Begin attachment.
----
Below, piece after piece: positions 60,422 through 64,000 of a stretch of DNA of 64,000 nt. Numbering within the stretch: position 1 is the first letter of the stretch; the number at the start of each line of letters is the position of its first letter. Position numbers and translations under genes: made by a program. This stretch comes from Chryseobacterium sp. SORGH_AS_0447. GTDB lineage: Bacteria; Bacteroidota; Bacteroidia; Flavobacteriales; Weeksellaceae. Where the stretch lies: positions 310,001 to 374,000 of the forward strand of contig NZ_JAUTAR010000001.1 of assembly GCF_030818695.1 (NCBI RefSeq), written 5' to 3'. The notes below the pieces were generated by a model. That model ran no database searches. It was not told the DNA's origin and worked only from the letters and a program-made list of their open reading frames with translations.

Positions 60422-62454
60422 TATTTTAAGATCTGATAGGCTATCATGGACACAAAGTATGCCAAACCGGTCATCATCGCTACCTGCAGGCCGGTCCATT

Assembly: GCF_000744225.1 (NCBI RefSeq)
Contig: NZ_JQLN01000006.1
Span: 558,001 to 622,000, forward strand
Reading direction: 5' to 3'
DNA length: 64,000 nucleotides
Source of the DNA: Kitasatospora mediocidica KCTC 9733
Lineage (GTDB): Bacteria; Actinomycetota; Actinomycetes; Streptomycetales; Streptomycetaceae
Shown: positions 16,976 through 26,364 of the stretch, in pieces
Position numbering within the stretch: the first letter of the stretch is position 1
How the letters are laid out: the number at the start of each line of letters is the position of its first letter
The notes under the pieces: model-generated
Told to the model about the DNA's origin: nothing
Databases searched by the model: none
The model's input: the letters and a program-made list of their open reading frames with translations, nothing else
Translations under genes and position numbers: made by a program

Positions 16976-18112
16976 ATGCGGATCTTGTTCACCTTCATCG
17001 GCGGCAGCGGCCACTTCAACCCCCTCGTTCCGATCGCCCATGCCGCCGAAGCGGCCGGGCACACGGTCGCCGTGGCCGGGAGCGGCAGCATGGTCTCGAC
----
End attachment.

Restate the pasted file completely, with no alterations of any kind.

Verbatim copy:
Below, piece after piece: positions 60,422 through 64,000 of a stretch of DNA of 64,000 nt. Numbering within the stretch: position 1 is the first letter of the stretch; the number at the start of each line of letters is the position of its first letter. Position numbers and translations under genes: made by a program. This stretch comes from Chryseobacterium sp. SORGH_AS_0447. GTDB lineage: Bacteria; Bacteroidota; Bacteroidia; Flavobacteriales; Weeksellaceae. Where the stretch lies: positions 310,001 to 374,000 of the forward strand of contig NZ_JAUTAR010000001.1 of assembly GCF_030818695.1 (NCBI RefSeq), written 5' to 3'. The notes below the pieces were generated by a model. That model ran no database searches. It was not told the DNA's origin and worked only from the letters and a program-made list of their open reading frames with translations.

Positions 60422-62454
60422 TATTTTAAGATCTGATAGGCTATCATGGACACAAAGTATGCCAAACCGGTCATCATCGCTACCTGCAGGCCGGTCCATT

Assembly: GCF_000744225.1 (NCBI RefSeq)
Contig: NZ_JQLN01000006.1
Span: 558,001 to 622,000, forward strand
Reading direction: 5' to 3'
DNA length: 64,000 nucleotides
Source of the DNA: Kitasatospora mediocidica KCTC 9733
Lineage (GTDB): Bacteria; Actinomycetota; Actinomycetes; Streptomycetales; Streptomycetaceae
Shown: positions 16,976 through 26,364 of the stretch, in pieces
Position numbering within the stretch: the first letter of the stretch is position 1
How the letters are laid out: the number at the start of each line of letters is the position of its first letter
The notes under the pieces: model-generated
Told to the model about the DNA's origin: nothing
Databases searched by the model: none
The model's input: the letters and a program-made list of their open reading frames with translations, nothing else
Translations under genes and position numbers: made by a program

Positions 16976-18112
16976 ATGCGGATCTTGTTCACCTTCATCG
17001 GCGGCAGCGGCCACTTCAACCCCCTCGTTCCGATCGCCCATGCCGCCGAAGCGGCCGGGCACACGGTCGCCGTGGCCGGGAGCGGCAGCATGGTCTCGAC